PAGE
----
John Tamlyn, “Marx and Bakunin” (1920)


[The following letter was sent to the Call, but the Editor declined to publish it, on the ground that it “might possibly lead to confusion in the minds of people who are little acquainted with the work either of Marx or Bakunin.”]

Dear Comrade,—If Marx was the revolutionary force that Comrade Lenin and other comrades would have us believe, and if his writings are still revolutionary, there are a few points upon which many of us would like more information. Many of us have now reached the point when we are ready to take help from any man’s thought, but refuse to have our own thought dominated by any man. In the writings of our comrade Lenin there is just a little too much of “Marx says it, therefore it must be all right.” The points I would have us discuss are these.

  1. If Marx was the revolutionary force some maintain, how was it that he and Engels gave their weight to the German manhood suffrage movement, which Michael Bakunin denounced right off as reactionary, and which soon proved itself to be so?
  2. Why did Marx and Engels help to build up the German political Socialist Party, with its members in the capitalist Reichstag?
  3. Why at the first thump of the capitalist war drum did the whole lot of this Second International do a stampede to the side of the capitalists and help them to cut the throats and blow out the brains of the working class?
  4. May not a thinker be judged by the kind of followers he turns out?
  5. Why did Marx and Engels try to ignore the work of Bakunin and the Anarchists, and why have the political Socialists boycotted Bakunin from their bookstalls?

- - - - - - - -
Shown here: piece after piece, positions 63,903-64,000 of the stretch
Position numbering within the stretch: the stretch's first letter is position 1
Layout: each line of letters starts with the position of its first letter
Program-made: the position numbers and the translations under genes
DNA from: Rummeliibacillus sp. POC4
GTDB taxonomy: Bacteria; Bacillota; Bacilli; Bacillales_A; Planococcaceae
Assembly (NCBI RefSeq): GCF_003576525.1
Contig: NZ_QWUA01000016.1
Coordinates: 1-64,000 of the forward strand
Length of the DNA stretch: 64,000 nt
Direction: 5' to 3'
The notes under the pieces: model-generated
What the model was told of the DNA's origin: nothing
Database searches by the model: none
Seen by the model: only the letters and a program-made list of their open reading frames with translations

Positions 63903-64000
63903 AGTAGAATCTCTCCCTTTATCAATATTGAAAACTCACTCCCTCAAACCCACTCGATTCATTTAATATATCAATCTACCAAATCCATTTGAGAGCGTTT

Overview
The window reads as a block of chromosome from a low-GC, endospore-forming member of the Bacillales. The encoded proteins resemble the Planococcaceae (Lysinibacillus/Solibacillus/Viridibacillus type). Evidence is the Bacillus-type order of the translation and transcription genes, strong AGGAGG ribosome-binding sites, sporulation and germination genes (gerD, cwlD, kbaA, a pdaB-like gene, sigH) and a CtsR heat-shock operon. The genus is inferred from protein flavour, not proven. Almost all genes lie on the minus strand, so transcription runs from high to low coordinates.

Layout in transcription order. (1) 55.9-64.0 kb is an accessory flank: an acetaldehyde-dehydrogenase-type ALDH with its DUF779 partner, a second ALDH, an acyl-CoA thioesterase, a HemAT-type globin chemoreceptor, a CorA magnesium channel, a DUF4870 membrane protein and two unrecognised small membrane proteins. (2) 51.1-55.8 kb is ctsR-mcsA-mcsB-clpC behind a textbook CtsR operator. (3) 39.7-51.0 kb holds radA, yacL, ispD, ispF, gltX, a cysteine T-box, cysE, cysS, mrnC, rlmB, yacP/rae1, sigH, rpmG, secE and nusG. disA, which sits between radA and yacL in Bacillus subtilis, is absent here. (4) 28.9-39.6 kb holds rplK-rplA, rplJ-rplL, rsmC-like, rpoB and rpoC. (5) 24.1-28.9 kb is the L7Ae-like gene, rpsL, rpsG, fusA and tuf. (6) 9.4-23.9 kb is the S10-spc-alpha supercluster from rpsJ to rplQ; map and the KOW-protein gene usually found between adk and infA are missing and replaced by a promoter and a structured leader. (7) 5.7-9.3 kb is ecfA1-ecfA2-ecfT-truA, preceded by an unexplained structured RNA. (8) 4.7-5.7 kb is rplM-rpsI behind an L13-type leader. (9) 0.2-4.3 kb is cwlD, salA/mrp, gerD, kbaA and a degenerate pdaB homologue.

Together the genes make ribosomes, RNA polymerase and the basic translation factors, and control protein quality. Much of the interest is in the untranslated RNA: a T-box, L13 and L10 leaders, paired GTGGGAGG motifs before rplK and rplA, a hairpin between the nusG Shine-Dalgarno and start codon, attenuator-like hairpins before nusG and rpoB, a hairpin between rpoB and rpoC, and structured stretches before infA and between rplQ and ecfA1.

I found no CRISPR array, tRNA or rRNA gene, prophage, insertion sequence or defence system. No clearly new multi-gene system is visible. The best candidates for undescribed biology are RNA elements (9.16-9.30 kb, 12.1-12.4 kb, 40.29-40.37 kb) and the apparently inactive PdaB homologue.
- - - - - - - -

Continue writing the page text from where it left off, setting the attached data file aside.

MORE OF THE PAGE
Lenin may go down in history as our greatest master of revolutionary tactics, but some of us very much question whether it will decide that he got his wisdom from Marx. Lenin is a Marxian, and would have us see the whole wisdom of the universe in Marx. It is a trick of the hero-worshipper always to find more in his hero than was ever there. This to many of us seems another instance. Up to the present our side looks upon Karl Marx as being not so much a revolutionary as a social pathologist, who, very much as a doctor puts a carcase on the table and cuts it up, cut up Capitalism. But a man who spends his life in cutting up a body has not much life left to get rid of the dirty mess. All honour and glory to Marx for the work he did, and did well; but let us be accurate about it. We have no heroes to worship, but if we are asked to pick the revolutionary of Marx’s time, we say not Marx but Bakunin. The power of Marx was static, the other was the dynamic force of Revolution.—Yours fraternally,

John Tamlyn.

John Tamlyn, “Marx and Bakunin,” Freedom (London) 34 no. 372 (June, 1920): 33.

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